My Life Has Been Changed Thanks to My Anatomical Pathology Clerkship

Sunday, October 25, 2015

Anatomical Pathology
"A final diagnosis sometimes is revealed under the microscope."-C.Dorsett




As my Anatomical Pathology clerkship comes to a close, I can't help but appreciate how much it made me appreciate life and to consider taking a new approach to my studies in order to understand medicine. 
Like a broken record, at each session "pathology makes medicine easier to understand" was repeated. Initially, I thought the Pathologists were just biased. I later found out how true that statement was as the month progressed and my studies intensified and my knowledge grew. 

Now that it's almost over, the following are three major take homes I would like to share with you. 


1. Consider Changing Your Lifestyle In Order To Extend Your Life Expectancy. 

I was beyond surprised to find out how many persons suffer from Diabetes and the complications of the disease, or those who smoke and develop pulmonary tumors. These things can all be avoided simply by taking the time to adjust the modifiable risk factors such as diet, exercise, smoking cessation and managing stressors. If you have the opportunity to add years to your life by simply omitting negative risk factors from your life, wouldn't you want to do it? 

Commit to walking at least 30 minutes per day and increasing your water consumption while reducing your consumption of high fat foods. 

2. If You're a Student, Trying To Make Sense of Medicine, START With The Pathology And Work Backwards. 

This takes a while to get use to, however, once you continue practicing it gets easier and you will begin noticing the overlap of the physiology that is involved in some pathological processes. Mind maps work extremely well for this process and allows for simple review.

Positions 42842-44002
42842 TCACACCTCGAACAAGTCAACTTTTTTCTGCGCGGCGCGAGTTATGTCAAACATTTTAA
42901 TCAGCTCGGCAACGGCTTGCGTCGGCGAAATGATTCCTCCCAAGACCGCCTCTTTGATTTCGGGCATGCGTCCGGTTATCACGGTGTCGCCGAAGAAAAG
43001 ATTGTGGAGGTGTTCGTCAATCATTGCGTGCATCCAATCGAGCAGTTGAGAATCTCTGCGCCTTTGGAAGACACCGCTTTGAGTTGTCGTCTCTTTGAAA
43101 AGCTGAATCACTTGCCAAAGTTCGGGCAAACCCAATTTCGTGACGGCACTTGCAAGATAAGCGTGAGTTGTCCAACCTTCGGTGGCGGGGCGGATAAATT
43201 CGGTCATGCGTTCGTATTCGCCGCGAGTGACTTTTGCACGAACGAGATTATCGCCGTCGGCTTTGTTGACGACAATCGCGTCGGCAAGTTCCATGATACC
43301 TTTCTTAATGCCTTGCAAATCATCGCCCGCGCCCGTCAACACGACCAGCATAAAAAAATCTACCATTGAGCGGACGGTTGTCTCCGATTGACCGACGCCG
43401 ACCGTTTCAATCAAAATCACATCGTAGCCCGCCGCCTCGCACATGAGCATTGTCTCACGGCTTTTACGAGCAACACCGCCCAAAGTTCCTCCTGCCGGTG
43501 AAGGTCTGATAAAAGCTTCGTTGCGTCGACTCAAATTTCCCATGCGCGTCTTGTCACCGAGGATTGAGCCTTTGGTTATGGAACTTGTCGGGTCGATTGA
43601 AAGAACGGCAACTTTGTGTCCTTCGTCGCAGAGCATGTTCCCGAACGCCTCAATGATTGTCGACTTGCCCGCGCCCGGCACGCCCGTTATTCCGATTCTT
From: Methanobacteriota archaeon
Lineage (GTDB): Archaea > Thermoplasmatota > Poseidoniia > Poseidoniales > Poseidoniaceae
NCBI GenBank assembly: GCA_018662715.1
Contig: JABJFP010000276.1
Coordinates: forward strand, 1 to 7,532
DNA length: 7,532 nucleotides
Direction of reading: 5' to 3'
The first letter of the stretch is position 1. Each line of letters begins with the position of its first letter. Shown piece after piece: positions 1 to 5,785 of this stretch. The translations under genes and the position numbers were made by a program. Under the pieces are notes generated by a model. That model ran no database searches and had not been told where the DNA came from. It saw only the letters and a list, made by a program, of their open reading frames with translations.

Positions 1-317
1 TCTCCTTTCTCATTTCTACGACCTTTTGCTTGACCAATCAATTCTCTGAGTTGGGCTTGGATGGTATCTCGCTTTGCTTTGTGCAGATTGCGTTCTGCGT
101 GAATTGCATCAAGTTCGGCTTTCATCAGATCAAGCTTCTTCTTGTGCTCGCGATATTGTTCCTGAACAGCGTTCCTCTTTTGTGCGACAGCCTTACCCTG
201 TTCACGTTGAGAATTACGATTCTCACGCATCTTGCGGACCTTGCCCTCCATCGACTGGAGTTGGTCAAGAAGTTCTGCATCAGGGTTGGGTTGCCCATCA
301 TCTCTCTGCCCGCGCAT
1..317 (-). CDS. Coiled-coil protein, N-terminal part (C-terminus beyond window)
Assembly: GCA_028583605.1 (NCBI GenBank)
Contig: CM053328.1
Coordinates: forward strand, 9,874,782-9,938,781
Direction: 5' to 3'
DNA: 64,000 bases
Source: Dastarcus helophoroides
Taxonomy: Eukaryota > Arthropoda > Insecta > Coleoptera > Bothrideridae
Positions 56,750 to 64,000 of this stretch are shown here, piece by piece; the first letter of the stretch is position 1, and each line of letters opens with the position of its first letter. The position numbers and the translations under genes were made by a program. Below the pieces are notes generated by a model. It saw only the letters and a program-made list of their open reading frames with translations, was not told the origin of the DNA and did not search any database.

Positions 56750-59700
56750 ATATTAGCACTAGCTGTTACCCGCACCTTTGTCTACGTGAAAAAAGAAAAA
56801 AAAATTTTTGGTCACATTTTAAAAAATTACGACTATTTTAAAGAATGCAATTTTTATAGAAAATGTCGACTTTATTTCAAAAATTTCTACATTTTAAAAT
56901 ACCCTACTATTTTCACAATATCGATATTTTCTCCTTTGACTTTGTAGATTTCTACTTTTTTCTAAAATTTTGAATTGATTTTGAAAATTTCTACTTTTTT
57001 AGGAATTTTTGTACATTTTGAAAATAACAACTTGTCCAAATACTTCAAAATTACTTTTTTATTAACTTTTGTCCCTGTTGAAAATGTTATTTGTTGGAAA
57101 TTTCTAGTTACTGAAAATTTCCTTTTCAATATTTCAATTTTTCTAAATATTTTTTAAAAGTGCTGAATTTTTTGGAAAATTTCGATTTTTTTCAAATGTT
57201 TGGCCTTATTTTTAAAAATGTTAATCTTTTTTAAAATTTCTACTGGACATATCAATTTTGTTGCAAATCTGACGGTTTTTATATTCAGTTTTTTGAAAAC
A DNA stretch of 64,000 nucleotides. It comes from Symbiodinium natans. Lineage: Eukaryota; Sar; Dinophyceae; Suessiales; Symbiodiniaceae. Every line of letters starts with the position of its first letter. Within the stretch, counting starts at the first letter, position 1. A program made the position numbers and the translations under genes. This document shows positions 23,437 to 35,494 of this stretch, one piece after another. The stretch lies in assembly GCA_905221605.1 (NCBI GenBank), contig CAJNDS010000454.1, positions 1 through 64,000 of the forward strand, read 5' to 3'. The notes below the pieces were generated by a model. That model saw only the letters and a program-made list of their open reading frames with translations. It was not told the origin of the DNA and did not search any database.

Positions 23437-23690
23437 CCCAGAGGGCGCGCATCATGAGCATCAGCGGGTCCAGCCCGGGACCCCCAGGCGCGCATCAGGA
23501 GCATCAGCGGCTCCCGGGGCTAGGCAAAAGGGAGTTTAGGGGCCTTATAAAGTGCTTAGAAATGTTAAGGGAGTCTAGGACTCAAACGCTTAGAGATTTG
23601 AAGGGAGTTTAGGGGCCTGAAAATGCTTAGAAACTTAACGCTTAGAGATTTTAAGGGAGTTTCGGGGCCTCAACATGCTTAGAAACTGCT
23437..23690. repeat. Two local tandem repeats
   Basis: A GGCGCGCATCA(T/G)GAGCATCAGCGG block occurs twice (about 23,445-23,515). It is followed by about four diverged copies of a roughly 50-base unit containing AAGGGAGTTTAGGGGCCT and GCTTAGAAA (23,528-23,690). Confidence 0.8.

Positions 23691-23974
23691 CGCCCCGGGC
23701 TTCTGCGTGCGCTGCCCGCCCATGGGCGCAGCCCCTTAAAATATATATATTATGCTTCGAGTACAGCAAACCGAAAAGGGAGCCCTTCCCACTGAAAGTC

As we had a case report to prepare and present, I realized how tiresome writing post-mortem examination reports can be to the novice, because some patients present with more underlying conditions than you can count and finding out what could have resulted in their death isn't always as simple as a myocardial infarction. For instance, if your patient was a known diabetic, with hypertension and was treated for end stage renal disease, one can simply suggest that they succumbed to the progression of the diabetic hypertension. This may be true, however are you able to explain clearly the pathophysiology or the sequence of events that would cause the development of pulmonary edema? It was in Anatomical pathology that I learned just how much human physiology I understood and those areas that I weren't so sure about and took short cuts to learn. 


3. When You Don't Have a Clue What The Diagnosis Is...

Take some time and review the histopathology slides. There are a lot of clues that can assist with your final diagnosis that lie on a microscope slide. Often times I don't enjoy histology, I'll admit; mainly because it requires a lot of time, dedication and either you understand the structures seen or you don't, which means you need to add a little more microscope time to your study schedule. 

I was able to appreciate and confirm a diagnosis by simply reviewing a sample of a patient's lung. 
When all else seems grim, return to the basics-microscopy. 

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